Add Platform to Facebook

 

After clicking on this button, you can notice several options for the platforms you’re adding. Let’s first begin with iOS platform. Here you will have to fill the value for “Bundle ID” option.

 

iOs

 

In case you don’t know the Bundle ID, check your default package name while creating an Ionic App (under your config.xml file). You can use this same name for your Bundle ID.

widget id="co.ionic.facebook346" version="0.0.1" xmlns="http://www.w3.org/ns/widgets" xmlns:cdv="http://cordova.apache.org/ns/1.0">

We recommend you to replace “co.ionic.facebook346″ (or what you see there) with something which is much more “On Brand” in tune with your app or business. After adding Bundle ID, carry on with the app creation process and follow the same process for the Android platform. This process differentiates itself in the only way of calling it “Google Play Package Name” in place of “Bundle ID”.

 

Android

 

2. Facebook Authentication Under Firebase Console

As all has been set up under Facebook developer console, you need to navigate to Firebase control for Facebook authentication for your app.

To authorize Facebook sign-in, navigate to your Firebase Console and find the app you’re making use of. Under the app’s dashboard, follow this path:

Authentication > Sign-In Method > Facebook, and click on “Enable” toggle option.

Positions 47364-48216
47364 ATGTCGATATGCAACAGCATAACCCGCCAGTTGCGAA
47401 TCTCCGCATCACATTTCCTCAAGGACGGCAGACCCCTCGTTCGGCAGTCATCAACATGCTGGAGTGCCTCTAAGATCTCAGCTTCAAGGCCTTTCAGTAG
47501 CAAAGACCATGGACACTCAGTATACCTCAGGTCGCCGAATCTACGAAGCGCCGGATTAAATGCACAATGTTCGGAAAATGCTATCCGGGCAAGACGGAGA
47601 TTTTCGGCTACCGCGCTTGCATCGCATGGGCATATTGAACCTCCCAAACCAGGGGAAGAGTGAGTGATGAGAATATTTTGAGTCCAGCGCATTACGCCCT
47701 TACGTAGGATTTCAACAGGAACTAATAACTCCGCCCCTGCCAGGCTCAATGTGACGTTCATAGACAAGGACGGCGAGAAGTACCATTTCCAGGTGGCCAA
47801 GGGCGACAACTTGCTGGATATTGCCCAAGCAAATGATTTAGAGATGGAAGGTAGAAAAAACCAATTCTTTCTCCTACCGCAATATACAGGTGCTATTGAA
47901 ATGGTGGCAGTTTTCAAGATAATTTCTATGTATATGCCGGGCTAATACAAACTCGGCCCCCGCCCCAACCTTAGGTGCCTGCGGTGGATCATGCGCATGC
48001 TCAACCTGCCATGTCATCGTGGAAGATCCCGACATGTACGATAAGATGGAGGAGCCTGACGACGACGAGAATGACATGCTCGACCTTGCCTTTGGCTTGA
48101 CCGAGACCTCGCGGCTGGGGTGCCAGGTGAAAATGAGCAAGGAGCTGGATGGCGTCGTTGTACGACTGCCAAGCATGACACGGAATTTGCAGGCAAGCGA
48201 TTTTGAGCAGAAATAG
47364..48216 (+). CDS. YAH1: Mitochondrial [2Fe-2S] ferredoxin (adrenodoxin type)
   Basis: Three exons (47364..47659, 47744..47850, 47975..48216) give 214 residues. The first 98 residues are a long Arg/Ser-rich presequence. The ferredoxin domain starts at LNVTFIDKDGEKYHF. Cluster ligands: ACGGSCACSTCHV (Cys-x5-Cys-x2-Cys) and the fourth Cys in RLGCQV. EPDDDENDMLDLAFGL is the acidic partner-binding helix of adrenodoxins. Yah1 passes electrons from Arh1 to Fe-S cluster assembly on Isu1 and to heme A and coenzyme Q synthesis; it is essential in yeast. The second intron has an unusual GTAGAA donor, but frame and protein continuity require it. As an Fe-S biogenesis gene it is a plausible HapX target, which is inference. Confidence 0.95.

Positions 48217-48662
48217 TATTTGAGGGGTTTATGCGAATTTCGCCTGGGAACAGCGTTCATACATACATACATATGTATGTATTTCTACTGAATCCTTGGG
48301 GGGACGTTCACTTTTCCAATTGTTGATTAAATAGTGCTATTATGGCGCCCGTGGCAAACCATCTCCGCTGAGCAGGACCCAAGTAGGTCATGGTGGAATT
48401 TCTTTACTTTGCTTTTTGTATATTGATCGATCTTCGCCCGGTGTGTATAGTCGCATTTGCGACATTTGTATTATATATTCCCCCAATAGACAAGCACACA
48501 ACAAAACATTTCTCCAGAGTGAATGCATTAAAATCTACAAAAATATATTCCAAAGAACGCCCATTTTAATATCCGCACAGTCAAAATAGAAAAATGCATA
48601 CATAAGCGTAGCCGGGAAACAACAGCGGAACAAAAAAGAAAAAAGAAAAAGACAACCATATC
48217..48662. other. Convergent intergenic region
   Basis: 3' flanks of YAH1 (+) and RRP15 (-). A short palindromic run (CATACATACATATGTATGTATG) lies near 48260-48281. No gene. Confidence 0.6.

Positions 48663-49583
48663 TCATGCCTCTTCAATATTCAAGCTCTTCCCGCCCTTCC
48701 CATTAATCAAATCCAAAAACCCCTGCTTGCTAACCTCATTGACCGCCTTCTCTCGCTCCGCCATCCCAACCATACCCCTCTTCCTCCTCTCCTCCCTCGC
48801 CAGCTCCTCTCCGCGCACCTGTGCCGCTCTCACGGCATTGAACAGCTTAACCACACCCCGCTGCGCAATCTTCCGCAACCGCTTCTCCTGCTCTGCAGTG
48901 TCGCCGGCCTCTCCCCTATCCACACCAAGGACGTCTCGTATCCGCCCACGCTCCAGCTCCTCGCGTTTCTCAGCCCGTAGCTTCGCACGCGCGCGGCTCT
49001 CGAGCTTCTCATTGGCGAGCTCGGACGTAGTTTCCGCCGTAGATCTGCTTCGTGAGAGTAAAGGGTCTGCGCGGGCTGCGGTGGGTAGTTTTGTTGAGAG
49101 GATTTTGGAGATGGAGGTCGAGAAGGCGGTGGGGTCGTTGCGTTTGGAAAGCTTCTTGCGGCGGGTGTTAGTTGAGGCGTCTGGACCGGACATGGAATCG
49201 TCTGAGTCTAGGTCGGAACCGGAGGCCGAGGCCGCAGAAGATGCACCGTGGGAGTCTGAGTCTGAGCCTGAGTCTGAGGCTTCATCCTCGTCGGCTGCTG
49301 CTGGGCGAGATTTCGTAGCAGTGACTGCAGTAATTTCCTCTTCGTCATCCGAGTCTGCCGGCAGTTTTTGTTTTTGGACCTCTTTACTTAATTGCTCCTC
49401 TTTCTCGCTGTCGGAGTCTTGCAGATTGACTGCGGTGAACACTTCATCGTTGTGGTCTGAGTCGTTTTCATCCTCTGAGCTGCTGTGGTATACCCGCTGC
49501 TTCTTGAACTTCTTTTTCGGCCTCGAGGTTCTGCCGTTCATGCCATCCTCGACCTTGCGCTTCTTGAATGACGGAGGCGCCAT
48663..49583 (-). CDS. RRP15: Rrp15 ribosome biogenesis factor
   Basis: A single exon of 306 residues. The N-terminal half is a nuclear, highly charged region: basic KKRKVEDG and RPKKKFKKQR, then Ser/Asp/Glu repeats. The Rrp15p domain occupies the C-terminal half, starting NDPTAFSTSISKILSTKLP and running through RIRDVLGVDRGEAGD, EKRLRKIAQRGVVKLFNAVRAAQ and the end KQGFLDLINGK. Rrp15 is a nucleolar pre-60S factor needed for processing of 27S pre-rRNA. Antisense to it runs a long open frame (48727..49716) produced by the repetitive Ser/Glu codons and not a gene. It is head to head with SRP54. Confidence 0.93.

Facebook Sign-In in Firebase

 

Once you’ve clicked it, you will see some field boxes asking for some information, like your Facebook App ID and App secret key. If you don’t know the value for these field boxes, you can find both these under your Facebook console, inside the settings of your app.

3. Users Authentication

You can authenticate your users in whatever step of your app’s process you want. Here is the code that you can utilize by just copying into whichever page you’re using. The foremost thing is to avail the authorization from Facebook. For that, you have to import Facebook plugin from Ionic Native and request your users to sign in.

import { Facebook } from '@ionic-native/facebook'

constructor(public facebook: Facebook){}

facebookLogin(): Promise<any> {
return this.facebook.login(['email']);
}

That function is totally responsible for opening the Facebook native widget and requests the users for app authorization to utilize their data for sign-in objectives.

Now is the time to deal with function response. It will outcome a Facebook access token that should be passed to Firebase.

import firebase from 'firebase';
import { Facebook } from '@ionic-native/facebook'

constructor(public facebook: Facebook){}

facebookLogin(): Promise<any> {
return this.facebook.login(['email'])
.then( response => {
const facebookCredential = firebase.auth.FacebookAuthProvider
.credential(response.authResponse.accessToken);

firebase.auth().signInWithCredential(facebookCredential)
.then( success => {
console.log("Firebase success: " + JSON.stringify(success));
});

}).catch((error) => { console.log(error) });
} 

To easily understand the development process, let’s break down this aforeshared code:

const facebookCredential = firebase.auth.FacebookAuthProvider
.credential(response.authResponse.accessToken);

This coding line is used to create a credential object that can be passed to Firebase. After creating such credential object, pass this to Firebase:

facebookLogin(): Promise<any> {
return this.facebook.login(['email'])
.then( response => {
const facebookCredential = firebase.auth.FacebookAuthProvider
.credential(response.authResponse.accessToken);

firebase.auth().signInWithCredential(facebookCredential)
.then( success => {